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Electrochemical Discovery Laboratory

High-quality materials for testing in beyond-lithium-ion batteries, state-of-the-art analytical techniques.

The Electrochemical Discovery Laboratory (EDL) is managed by the Joint Center for Energy Storage Research (JCESR), an Argonne led Department of Energy Innovation Hub focused on next-generation batteries. At the EDL, scientists synthesize high-quality materials for testing in beyond-lithium-ion batteries and characterize their properties with state-of-the-art analytical techniques.

These techniques include structural, compositional, and trace analysis probes with the goal of understanding, at atomic and molecular levels, the chemical transformations that occur during battery charging and discharging.

The EDL facility houses a collection of synthetic and electroanalytical laboratories that, together, create a signature research tool for Argonne researchers. With these labs, it is possible to synthesize liquid electrolytes with unparalleled control over water content and other impurities. Scientists also design and characterize solid materials used in electrochemical applications and measure their electrochemical performance. This is achieved through a combination of synthesis tools, structural probes, surface compositional analysis techniques, and trace liquid impurity analysis capabilities.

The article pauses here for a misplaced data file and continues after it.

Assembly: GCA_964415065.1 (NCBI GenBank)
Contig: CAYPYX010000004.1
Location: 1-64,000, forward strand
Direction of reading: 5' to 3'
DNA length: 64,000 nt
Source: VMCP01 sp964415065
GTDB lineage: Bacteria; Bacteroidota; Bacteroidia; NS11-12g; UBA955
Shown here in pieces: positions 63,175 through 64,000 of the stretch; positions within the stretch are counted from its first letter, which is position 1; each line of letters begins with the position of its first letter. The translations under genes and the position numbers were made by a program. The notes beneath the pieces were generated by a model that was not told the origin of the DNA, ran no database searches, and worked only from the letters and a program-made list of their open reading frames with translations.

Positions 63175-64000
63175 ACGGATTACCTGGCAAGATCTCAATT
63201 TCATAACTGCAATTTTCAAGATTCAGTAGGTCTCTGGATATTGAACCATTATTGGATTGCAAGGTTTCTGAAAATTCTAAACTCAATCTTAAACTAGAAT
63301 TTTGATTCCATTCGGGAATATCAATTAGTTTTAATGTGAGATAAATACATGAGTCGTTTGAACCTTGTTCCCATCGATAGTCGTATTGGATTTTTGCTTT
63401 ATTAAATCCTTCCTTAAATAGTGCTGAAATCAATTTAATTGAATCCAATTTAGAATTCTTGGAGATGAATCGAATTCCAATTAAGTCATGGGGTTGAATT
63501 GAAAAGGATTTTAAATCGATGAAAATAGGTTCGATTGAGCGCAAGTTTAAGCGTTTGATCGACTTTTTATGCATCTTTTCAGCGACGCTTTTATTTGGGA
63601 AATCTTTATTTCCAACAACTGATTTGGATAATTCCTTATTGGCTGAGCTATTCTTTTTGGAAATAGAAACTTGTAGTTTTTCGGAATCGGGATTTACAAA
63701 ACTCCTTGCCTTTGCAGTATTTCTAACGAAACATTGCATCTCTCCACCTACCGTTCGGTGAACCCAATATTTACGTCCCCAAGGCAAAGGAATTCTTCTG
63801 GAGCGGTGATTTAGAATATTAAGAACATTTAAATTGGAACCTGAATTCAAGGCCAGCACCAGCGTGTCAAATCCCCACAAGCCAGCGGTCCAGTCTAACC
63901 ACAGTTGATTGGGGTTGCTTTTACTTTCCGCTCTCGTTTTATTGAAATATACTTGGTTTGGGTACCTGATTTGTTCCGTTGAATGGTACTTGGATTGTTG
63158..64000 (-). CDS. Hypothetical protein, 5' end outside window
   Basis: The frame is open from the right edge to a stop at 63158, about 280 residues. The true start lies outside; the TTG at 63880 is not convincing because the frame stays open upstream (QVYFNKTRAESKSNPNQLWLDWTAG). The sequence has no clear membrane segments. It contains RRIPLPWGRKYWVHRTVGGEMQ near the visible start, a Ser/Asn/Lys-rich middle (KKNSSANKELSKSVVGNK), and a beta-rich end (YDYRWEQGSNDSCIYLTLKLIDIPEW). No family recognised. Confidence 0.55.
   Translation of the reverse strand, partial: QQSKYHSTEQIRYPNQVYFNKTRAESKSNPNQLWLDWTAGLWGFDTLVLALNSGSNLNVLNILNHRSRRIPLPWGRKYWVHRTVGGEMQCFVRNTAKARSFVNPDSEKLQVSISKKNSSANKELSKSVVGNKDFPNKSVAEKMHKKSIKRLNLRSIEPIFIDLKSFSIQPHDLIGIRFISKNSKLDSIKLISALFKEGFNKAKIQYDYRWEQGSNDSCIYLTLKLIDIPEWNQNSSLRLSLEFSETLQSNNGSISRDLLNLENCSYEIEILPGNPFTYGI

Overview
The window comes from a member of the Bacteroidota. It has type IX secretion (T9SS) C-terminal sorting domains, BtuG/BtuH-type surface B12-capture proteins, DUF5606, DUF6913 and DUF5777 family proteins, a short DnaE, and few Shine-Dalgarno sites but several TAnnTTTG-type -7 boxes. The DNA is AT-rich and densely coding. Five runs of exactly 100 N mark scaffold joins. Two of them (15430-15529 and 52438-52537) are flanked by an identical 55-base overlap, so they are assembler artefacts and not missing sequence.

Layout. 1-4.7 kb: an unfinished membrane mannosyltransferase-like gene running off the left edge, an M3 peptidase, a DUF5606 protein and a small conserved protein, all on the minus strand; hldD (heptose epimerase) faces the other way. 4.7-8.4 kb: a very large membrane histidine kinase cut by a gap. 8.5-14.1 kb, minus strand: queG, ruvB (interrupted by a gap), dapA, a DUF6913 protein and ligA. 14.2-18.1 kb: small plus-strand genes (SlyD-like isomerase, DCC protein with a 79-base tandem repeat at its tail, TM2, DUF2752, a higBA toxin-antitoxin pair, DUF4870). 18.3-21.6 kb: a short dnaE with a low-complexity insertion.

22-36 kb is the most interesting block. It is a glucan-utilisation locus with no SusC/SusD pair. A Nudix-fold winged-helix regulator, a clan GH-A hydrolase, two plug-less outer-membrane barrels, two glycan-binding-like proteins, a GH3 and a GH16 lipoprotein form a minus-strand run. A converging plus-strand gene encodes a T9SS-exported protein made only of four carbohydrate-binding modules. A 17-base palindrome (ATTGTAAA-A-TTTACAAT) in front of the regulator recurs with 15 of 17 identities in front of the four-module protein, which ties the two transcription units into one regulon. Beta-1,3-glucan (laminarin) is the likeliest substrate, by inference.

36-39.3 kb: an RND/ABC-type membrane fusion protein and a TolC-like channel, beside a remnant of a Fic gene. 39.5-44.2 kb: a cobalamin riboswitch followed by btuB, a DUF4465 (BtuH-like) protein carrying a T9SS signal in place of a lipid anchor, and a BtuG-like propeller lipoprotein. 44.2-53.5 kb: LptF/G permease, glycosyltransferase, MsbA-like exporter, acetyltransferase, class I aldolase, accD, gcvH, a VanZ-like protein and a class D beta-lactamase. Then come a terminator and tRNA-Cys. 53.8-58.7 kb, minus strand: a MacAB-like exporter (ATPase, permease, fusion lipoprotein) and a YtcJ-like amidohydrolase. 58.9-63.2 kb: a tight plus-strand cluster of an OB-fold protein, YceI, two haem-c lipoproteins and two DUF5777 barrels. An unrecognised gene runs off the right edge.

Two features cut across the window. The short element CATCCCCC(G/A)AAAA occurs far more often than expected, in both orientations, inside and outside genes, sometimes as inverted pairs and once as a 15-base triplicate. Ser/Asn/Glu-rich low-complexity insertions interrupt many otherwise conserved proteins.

The integration of these labs provides the ability to synthesize model electrode surfaces that are fully characterized (chemically, structurally, and electronically), and then transfer these surfaces directly into ultrapure electrochemical environments without exposing the materials to the atmosphere – a truly unique capability of the EDL.

At the EDL, collaborators from Argonne and other JCESR institutions are able to make use of the unique synthesis and characterization capabilities that have been developed. These capabilities also serve as an ideal platform for collaborating with theoretical efforts, where precisely tailored experiments can provide unique inputs into computational models in order to better understand the electrochemical behavior of new battery systems.